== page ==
from Epigrams: A Journal, #30

This Humanist whom no beliefs constrained
Grew so broad-minded he was scatter-brained.

Comment form:

*Max text - 500. Manual moderation.

Similar Poems:

I never hear that one is dead (1325) by Emily Dickinson
Emily Dickinson
I never hear that one is dead
Without the chance of Life
Afresh annihilating me
That mightiest Belief,

Too mighty for the Daily mind
That tilling it’s abyss,
Had Madness, had it once or, Twice
The yawning Consciousness,
Read Poem

Acon and Rhodope; or, Inconstancy by Walter Savage Landor
Walter Savage Landor
The Year’s twelve daughters had in turn gone by,
Of measured pace tho’ varying mien all twelve,
Some froward, some sedater, some adorn’d
For festival, some reckless of attire.
The snow had left the mountain-top; fresh flowers
Had withered in the meadow; fig and prune
Hung wrinkling; the last apple glow’d amid
Its freckled leaves; and weary oxen blinkt
Between the trodden corn and twisted vine,
Under whose bunches stood the empty crate,
To creak ere long beneath them carried home.
This was the season when twelve months before,
O gentle Hamadryad, true to love!
Thy mansion, thy dim mansion in the wood
Was blasted and laid desolate: but none
Read Poem

His father carved umbrella handles... by Charles Reznikoff
Charles Reznikoff
His father carved umbrella handles, but when umbrella
handles were made by machinery, there was only one
man for whom his father could work.
The pay was small, though it had once been a good trade.
They lived in the poorest part of the ghetto, near the lots
where people dump ashes.
His father was anxious that his son should stay at school and
get out of the mess he himself was in. “Learning is the
Read Poem

Man with a Black Dog by Richard Emil Braun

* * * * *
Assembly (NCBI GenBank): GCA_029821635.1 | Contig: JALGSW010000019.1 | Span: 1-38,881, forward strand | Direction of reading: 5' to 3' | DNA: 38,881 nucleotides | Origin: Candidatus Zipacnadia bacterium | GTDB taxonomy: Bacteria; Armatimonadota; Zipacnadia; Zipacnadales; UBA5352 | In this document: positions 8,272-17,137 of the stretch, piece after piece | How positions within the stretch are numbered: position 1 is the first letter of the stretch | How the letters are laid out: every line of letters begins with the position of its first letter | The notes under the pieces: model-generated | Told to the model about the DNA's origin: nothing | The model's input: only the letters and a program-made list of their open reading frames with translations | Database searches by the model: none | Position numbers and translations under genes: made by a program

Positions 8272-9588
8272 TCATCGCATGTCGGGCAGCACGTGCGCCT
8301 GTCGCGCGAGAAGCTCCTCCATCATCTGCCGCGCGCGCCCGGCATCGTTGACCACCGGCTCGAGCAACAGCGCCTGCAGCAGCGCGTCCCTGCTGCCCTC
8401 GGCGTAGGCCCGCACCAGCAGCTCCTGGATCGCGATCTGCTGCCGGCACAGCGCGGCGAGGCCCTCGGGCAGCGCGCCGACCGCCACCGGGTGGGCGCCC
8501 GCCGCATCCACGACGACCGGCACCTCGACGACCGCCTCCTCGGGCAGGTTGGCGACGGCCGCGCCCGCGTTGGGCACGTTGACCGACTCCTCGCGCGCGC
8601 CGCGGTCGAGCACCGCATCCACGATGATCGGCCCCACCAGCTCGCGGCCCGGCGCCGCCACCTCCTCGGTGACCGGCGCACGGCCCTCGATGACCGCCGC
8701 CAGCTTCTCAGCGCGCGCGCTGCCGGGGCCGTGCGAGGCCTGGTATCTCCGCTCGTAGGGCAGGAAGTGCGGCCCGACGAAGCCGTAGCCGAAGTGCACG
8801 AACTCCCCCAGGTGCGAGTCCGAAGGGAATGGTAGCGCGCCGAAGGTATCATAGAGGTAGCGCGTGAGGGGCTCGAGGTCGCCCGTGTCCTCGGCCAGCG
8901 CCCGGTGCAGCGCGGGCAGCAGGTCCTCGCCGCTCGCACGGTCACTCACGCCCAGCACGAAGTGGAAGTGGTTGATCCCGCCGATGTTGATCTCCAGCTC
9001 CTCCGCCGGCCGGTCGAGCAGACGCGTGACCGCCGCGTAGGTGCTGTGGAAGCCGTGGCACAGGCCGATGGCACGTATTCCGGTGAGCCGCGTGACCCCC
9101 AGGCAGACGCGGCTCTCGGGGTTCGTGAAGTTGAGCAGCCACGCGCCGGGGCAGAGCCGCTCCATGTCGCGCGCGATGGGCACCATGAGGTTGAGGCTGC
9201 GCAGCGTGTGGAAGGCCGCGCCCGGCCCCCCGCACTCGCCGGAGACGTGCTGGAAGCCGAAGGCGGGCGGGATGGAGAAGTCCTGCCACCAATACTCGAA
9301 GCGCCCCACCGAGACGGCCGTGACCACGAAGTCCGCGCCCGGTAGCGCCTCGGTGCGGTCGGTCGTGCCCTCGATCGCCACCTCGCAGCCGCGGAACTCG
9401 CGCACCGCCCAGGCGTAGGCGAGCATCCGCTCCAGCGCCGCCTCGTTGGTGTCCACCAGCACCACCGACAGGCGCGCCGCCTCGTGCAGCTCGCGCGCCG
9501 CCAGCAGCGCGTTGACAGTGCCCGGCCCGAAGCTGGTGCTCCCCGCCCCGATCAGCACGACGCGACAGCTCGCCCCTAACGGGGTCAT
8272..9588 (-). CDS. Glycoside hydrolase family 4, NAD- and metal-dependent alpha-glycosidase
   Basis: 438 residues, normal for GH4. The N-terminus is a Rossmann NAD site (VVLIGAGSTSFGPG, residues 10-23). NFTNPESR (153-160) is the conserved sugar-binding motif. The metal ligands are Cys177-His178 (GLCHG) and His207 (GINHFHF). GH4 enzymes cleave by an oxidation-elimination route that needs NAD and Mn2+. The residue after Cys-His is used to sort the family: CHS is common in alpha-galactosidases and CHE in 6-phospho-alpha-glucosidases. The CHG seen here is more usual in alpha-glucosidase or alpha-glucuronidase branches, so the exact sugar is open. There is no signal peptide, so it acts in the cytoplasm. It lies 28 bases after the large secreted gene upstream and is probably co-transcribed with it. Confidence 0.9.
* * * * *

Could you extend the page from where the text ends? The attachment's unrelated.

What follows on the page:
Richard Emil Braun
The first commotion stirred him to offend,
forgivably, with friendly leaps and clutching;
but soon too urgent friendliness was wrought
by a new wave of guests. At last I complained
to that one man that it was indecent
of him to tempt the beast so, pressing his
tweed knee against the furry brisket. But
he smiled, and spoke with a Rhinelandish accent:
Read Poem

The Raven by Edgar Allan Poe
Edgar Allan Poe
Once upon a midnight dreary, while I pondered, weak and weary,
Over many a quaint and curious volume of forgotten lore—
While I nodded, nearly napping, suddenly there came a tapping,
As of some one gently rapping, rapping at my chamber door.
“’Tis some visitor,” I muttered, “tapping at my chamber door—
Only this and nothing more.”

Ah, distinctly I remember it was in the bleak December;
And each separate dying ember wrought its ghost upon the floor.
Read Poem

Testing on Steel and Glass by Carl Rakosi
Carl Rakosi
“If you open the brain
from whence sprang Solomon and Aristotle
and separate the lips
in the fissure of Sylvius
a triangle of cortex
will appear.
This is the Island of Reil.”

Well put, anatomist.
Read Poem

When I Was Fair and Young by Queen Elizabeth I
Queen Elizabeth I
When I was fair and young, then favor graced me.
Of many was I sought their mistress for to be.
But I did scorn them all and answered them therefore:
Go, go, go, seek some other where; importune me no more.

How many weeping eyes I made to pine in woe,
How many sighing hearts I have not skill to show,
But I the prouder grew and still this spake therefore:
Go, go, go, seek some other where, importune me no more.
Read Poem

The Prisoner of Chillon by Lord Byron (George Gordon)
Lord Byron (George Gordon)
My hair is grey, but not with years,
Nor grew it white
In a single night,
As men's have grown from sudden fears:
My limbs are bow'd, though not with toil,
But rusted with a vile repose,
For they have been a dungeon's spoil,
And mine has been the fate of those
Read Poem

Writ on the Steps of Puerto Rican Harlem by Gregory Corso
Gregory Corso
There’s a truth limits man
A truth prevents his going any farther
The world is changing
The world knows it’s changing
Heavy is the sorrow of the day
The old have the look of doom
The young mistake their fate in that look
That is truth
Read Poem